Michigan Sheriffs Say They Won't Enforce Ban on Open Carry Guns at Polls on Election Day

Some sheriffs in Michigan have said they won't be enforcing a ban on openly carrying guns near polling places on Election Day.

Secretary of State Jocelyn Benson, Michigan's chief elections officer, issued the guidance to election clerks earlier in October.

It prohibits openly carrying a firearm within 100 feet of a polling place, clerk's office or absent voter counting board on November 3. Concealed guns are still permitted, unless the polling place is a location, such as a church or school, where firearms are banned.

But Benzie County Sheriff Ted Schendel called Benson's guidance "illegal."

"She doesn't have the authority to make laws," Schendel told the Traverse City Record-Eagle. He has been contacted for additional comment.

The newspaper reported that Schendel is among several law enforcement officers across Michigan who have said they won't enforce the ban.

Benson's guidance noted that the presence of guns at polling places on Election Day "may cause disruption, fear, or intimidation for voters, election workers, and others present."

Election workers were advised to contact law enforcement if anyone is seen violating the ban or intimidating, hindering or impeding voters outside the 100-feet limit.

Robert Stevenson, the head of the Michigan Association of Chiefs of Police, told Newsweek that officers won't be able to enforce the ban because it isn't based on law.

"The issue with the Secretary of State issuing the ban on open carry at the polling stations is she issued an administrative order. Michigan has an open carry law that prohibits open carry in defined locations. Polling locations are not one of those," he said.

"So the issue for us is not that we won't enforce the ban, it's that there is no law that we can enforce. We have no authority to enforce the secretary's order. This is exactly what prosecutors are advising us."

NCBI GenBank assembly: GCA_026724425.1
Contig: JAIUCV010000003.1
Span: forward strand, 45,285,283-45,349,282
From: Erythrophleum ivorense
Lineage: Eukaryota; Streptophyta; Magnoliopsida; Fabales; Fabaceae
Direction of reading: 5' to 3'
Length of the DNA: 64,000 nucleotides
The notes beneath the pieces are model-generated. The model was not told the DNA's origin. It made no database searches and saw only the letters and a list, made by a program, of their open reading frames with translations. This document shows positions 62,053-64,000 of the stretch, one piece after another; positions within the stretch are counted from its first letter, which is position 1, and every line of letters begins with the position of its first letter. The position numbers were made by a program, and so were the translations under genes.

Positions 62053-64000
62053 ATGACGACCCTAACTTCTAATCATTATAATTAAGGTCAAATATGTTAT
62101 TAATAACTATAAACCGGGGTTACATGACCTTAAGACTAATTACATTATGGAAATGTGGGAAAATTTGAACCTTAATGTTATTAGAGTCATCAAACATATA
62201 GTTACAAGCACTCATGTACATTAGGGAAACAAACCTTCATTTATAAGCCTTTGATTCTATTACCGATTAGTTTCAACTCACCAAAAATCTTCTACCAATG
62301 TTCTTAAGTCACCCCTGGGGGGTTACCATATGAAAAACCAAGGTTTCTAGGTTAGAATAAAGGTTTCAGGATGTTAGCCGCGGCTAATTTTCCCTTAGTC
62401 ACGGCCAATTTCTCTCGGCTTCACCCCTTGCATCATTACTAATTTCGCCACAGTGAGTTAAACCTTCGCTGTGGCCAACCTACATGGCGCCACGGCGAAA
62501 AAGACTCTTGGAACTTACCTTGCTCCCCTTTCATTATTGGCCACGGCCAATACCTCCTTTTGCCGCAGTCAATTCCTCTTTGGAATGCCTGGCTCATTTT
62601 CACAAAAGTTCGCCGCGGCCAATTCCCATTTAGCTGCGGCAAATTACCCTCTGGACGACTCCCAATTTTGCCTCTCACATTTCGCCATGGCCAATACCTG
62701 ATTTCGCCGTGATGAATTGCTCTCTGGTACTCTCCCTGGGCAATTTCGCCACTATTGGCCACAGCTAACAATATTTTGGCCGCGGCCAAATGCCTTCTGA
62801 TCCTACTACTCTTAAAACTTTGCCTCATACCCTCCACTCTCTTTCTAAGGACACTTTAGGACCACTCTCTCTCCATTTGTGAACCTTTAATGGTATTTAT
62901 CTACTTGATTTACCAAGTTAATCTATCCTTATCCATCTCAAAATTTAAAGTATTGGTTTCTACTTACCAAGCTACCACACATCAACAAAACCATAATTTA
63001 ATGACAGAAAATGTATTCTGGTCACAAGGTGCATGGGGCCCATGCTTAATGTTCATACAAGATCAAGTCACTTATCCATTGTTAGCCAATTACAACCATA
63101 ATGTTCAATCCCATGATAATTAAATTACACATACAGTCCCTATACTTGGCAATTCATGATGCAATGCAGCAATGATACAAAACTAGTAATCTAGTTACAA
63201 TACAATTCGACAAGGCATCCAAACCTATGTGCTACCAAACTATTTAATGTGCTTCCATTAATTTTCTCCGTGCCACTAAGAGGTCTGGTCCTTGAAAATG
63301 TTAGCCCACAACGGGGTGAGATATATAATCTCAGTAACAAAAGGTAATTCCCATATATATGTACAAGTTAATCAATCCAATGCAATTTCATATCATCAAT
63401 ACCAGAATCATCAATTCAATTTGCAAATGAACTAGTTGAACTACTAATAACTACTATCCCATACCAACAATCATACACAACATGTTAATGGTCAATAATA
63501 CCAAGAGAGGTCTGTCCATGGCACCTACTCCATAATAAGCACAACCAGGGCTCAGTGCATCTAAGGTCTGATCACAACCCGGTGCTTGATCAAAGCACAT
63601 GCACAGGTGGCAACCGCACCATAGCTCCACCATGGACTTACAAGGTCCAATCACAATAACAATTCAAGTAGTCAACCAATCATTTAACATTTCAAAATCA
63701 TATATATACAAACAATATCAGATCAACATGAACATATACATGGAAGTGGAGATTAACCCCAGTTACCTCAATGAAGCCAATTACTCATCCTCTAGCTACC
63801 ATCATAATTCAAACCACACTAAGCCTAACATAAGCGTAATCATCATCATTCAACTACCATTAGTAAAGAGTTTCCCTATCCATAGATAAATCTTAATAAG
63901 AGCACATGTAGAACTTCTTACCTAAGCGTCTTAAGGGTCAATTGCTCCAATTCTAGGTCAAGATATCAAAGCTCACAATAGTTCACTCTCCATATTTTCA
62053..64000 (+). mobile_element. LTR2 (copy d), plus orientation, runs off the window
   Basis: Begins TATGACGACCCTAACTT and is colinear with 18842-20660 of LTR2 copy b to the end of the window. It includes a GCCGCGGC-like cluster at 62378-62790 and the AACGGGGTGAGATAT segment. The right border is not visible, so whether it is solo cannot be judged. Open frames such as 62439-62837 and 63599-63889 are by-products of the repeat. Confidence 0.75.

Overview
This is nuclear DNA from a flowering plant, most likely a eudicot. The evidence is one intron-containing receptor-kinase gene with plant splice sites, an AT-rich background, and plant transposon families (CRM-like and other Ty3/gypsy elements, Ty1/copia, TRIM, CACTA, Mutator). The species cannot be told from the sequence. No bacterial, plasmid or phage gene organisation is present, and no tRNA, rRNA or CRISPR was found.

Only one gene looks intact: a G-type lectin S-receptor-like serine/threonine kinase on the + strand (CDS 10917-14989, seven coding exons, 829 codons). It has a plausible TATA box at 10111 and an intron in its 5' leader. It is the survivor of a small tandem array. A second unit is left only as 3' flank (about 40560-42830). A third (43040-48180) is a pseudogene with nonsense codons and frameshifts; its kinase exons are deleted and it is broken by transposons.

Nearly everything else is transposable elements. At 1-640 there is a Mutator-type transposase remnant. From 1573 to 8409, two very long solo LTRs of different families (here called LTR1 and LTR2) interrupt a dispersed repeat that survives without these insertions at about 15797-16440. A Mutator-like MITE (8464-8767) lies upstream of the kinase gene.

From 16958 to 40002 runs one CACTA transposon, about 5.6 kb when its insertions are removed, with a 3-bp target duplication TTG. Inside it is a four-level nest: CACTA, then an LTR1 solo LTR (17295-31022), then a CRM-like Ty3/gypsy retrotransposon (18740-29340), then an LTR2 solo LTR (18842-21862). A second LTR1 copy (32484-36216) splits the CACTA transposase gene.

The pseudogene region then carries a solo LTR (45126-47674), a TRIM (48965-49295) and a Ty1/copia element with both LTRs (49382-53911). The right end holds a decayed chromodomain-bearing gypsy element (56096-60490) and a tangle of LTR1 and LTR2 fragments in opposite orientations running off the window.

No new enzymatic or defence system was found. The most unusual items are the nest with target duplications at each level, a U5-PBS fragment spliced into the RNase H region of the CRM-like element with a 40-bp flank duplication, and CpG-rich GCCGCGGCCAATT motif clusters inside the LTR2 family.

According to the Record-Eagle, the Michigan Sheriff's Association asked sheriffs to consult local prosecutors on whether to uphold the ban.

The ban has also been challenged in two lawsuits filed by gun rights activists and groups, according to the newspaper.

"Whatever the court decides we can do or cannot do to regrading open carry at the polls is what the Michigan chiefs will do. We will enforce any applicable laws," Stevenson added.

Benson announced the ban days after 13 men were charged over an alleged plot to kidnap Michigan Gov. Gretchen Whitmer.

Whitmer, a Democrat, later blasted President Donald Trump after he called for her to be jailed at a campaign rally in the state. "This is exactly the rhetoric that has put me, my family, and other government officials' lives in danger while we try to save the lives of our fellow Americans. It needs to stop," Whitmer tweeted.

At the first presidential debate in late September, Trump called on his supporters to "go to the polls and watch very carefully," sparking fears of voter intimidation or violence at the polls.

"I am committed to ensuring all eligible Michigan citizens can freely exercise their fundamental right to vote without fear of threats, intimidation or harassment," Benson said earlier this month. "Prohibiting the open-carry of firearms in areas where citizens cast their ballots is necessary to ensure every voter is protected."

She has been contacted for additional comment.

This article has been updated with comments from the head of the Michigan Association of Chiefs of Police.

A group tied to the Boogaloo Bois holds a rally as they carry firearms at the Michigan State Capitol in Lansing, Michigan on October 17, 2020. Jeff Kowalsky/AFP via Getty Images